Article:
The Over-Served Cure. Cape Town, South Africa

8 Jan

Had only two glasses of wine last night. Woke today with make up still on the face and brain cells swimming in a purple haze. Looked for IB Profin, and saw they’re all crushed.  Crushed? Smart me carried the pills in my pockets while horse riding. Day after day of bouncing pulverized the pills.   Yea, I’m prepared to surf today…

Avis man dropped off the rent-a-car at 10 am.

Me: “Thanks…Where is the GPS mechanical-thingy?”

Avis: “Oh, we ran out. No more. GPS.”

Me: “Are you kidding me? You expect me, an American, to navigate this country not only while driving on the wrong side of the road, but without a GPS? Are you mad?”

Avis guy laughed. I’m not finding it funny at all. I’m feeling hazy. Feeling confused. And, feeling tears weld up in the back of my head out of frustration. I mean, really?

Me: “You must have a GPS. I mean, World Cup was here a few months ago. Thousands needed GPS maps, right?”

Avis: “For World Cup we outsourced our GPS map service. Last month, Avis decided to move it all in house.”

Me: “Well, how’s that working out for you?”

Avis guy laughed again. Again, where is the humor?  I calmed myself down. I mean, prior to GPS in cars, people used maps. I will be fine. Fine. Fine. Fine. It is out of my hands. Need to give up control. And, asked the travel angels to get me to Muzeinburg in time for my surf lesson. I have 45 minutes and have no idea where I’m going or what I’m driving.

Avis guy walked me to the car. Very cute, small Hyundai. I peered in the window. It’s stick shift. My heart stopped. Not only am I clueless about where I’m going, but now, I need to be ambidextrous to drive. OMG.

He handed me the keys. And, a map of all of South Africa and walked off. The map was a marketing brochure with pictures and captions…. This was NOT a road map.  Where’s AAA when you need them?

I walked back to the Lady Hamilton Hotel and called Gary’s Surf Shop for directions. Gary got on the phone– loud South African man.

He said, “Don’t you have a GPS, Dammit?”

Yea, surf lessons with him will be pure joy.

I replied, “No. Avis ran out… And, you are talking to a clueless American who has never driven on the wrong side of the road. So, please make your directions very, very, very clear.”

He said, “I drove in New York City without a problem. So, that should inspire you.”

Gary gave me directions.  I started the car.  Prayed like a mad woman.  And put little red car into first gear.  Booom… I was off. Pulled onto the highway and almost took off my rear-view mirror on a road sign.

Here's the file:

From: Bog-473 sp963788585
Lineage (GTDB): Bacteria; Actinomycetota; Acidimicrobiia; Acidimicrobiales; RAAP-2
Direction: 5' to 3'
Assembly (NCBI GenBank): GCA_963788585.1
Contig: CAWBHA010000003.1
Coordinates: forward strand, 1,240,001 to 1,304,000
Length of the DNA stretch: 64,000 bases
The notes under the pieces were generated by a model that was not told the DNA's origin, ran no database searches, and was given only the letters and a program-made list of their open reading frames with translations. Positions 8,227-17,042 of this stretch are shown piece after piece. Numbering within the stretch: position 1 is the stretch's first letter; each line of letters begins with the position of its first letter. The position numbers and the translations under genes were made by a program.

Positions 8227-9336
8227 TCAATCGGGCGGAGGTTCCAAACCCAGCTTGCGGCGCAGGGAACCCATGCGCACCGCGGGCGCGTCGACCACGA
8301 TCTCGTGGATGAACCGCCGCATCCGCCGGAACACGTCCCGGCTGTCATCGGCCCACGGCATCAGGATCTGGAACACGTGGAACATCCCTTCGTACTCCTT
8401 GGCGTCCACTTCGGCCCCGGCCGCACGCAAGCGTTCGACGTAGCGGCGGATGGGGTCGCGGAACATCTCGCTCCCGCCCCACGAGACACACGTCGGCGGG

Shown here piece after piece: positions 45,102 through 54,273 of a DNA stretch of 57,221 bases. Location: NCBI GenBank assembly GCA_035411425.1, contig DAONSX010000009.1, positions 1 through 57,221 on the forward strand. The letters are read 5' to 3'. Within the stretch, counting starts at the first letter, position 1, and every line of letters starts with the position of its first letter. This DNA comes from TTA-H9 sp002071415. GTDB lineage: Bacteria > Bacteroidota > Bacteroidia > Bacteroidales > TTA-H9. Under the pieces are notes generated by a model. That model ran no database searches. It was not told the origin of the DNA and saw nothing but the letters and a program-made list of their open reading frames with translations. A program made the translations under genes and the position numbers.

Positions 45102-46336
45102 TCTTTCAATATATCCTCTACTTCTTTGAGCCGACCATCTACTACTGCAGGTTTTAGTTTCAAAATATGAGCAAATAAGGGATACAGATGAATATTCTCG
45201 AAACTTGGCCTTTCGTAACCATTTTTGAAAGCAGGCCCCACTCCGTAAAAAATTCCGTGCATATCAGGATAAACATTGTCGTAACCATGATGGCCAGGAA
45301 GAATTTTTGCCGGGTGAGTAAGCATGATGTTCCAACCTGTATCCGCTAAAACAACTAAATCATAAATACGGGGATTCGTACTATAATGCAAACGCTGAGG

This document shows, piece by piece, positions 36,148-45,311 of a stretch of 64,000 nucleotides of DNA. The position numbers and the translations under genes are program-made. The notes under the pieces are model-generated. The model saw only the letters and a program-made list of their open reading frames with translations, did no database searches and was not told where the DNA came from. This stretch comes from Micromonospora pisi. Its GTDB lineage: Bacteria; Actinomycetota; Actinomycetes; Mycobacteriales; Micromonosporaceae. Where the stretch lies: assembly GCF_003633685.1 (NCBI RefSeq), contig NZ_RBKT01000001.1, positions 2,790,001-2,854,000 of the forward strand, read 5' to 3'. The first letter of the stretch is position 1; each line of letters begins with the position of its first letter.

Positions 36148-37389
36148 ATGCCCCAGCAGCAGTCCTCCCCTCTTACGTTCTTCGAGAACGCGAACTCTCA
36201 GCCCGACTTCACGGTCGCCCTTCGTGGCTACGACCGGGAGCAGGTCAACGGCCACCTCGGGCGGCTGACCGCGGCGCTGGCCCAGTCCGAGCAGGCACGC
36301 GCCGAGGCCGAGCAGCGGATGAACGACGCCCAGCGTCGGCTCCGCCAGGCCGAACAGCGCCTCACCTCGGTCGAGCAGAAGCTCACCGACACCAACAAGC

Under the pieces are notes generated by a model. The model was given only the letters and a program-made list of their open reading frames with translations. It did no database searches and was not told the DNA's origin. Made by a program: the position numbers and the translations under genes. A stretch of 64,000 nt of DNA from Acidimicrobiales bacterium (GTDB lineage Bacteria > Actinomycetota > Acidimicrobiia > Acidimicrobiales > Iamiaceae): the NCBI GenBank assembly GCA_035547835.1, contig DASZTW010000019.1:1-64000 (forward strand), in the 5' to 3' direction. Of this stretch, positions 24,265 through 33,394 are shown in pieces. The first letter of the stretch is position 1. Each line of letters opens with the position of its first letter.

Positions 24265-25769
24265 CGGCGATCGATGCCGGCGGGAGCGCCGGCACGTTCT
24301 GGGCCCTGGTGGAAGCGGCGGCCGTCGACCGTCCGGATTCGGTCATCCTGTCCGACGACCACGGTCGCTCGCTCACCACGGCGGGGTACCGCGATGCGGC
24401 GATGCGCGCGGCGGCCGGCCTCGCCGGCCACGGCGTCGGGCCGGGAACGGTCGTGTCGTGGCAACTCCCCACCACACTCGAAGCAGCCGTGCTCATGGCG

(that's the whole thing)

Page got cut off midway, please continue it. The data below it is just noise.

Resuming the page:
OK.  No distractions.  I turned off the radio. Even turned off the air condition.  I talked to myself the entire time. I mean, I talked outloud…”Great job Amanda!  Now, a stop light is coming.  This means to downshift. Use your left hand…”    So, I made it to Muzienburg. Even parked the car with the help of a homeless man. Gave him a $1.  Should have given him a $100!

Next was surf lessons. Gary did not have my name on the list. They did have the name “Amand-o” but not Amanda. Who is Amand-o? Never figured that one out.

Some little surfer girl gave me a wetsuit. I pulled the thing on and felt like a super-cool chick for all of 10 minutes, until I tried to carry the long surf board to the ocean in gale force winds. I almost took out a car and a bench when trying to cross the street. Yea, coolness and coordination are officially gone.

There were 10 of us in the “surfing for dummies” group. Our instructors were teens, and clearly had better things to do. They quickly walked through the safety rules. They included:

  • Paddle when we say paddle.
  • Stand when we say stand.
  • Don’t run people over.
  • If you hit your head or bleed, go tot the store. But, wait outside. No blood allowed inside.

A boy named Carl showed us how to stand up. He’s all of 5’7 and can jump up fairly fast. What about a 6-foot girl with little balance and coordination. We all practiced on the sand. The other tall girl from Belgium and I got special directions for we could not pop up so fast.

Carl told us to use our knees first. Then stand up. Right.

And, what about the gale force winds? These mamas are clocking around 30 to 40 mph. I mean people can’t walk on the sidewalk without going backwards. Birds are flapping and not moving… And, your’e telling me all I need to do is pop up from my knees?

In case you’re wondering, gale force winds, coupled with high tide and 50 to 60 degree water, cured being over-served the night before.  No IB-profin was needed after all… The purple haze lifted. And, cold salt water entered. I was alive.

The first couple of rides, I was able to get up on my knees. Quite frankly, I was fine with just that. But, Carl was adamant that tallgirl stood up. We went out farther and farther so I would have more time to stand up. Right now, the waves were breaking so fast, you were riding on sand in a matter of seconds.

After ten or more tries, I stood up for a second or maybe two. Or, maybe it was a nano-second. Whatever it was, my body went slightly erect and then I wiped out. So, now I was hooked. I was going to stand longer. I mean, I can do this!

Not really. By that point, my bod was exhausted from being bashed by the waves and my toes were going numb. My feet were red and bruised. I think the nano-second stand was it for me.

Carl was ticked off at the office for booking a surfing lesson surfing high-tide and in gale force winds. He said, “no one surfs in the conditions like this… And, did you know 5 people drowned yesterday?” All reassuring. I guess since I did not drown, it was a feather in my cap.

So, I can all check the box that I learned to surf in Cape Town. In gale force winds. During high tide. And, wearing a wetsuit two sizes too large. If I had any sense, I would have learned how to surf 45 minutes from home in Florida. But, what fun is that?

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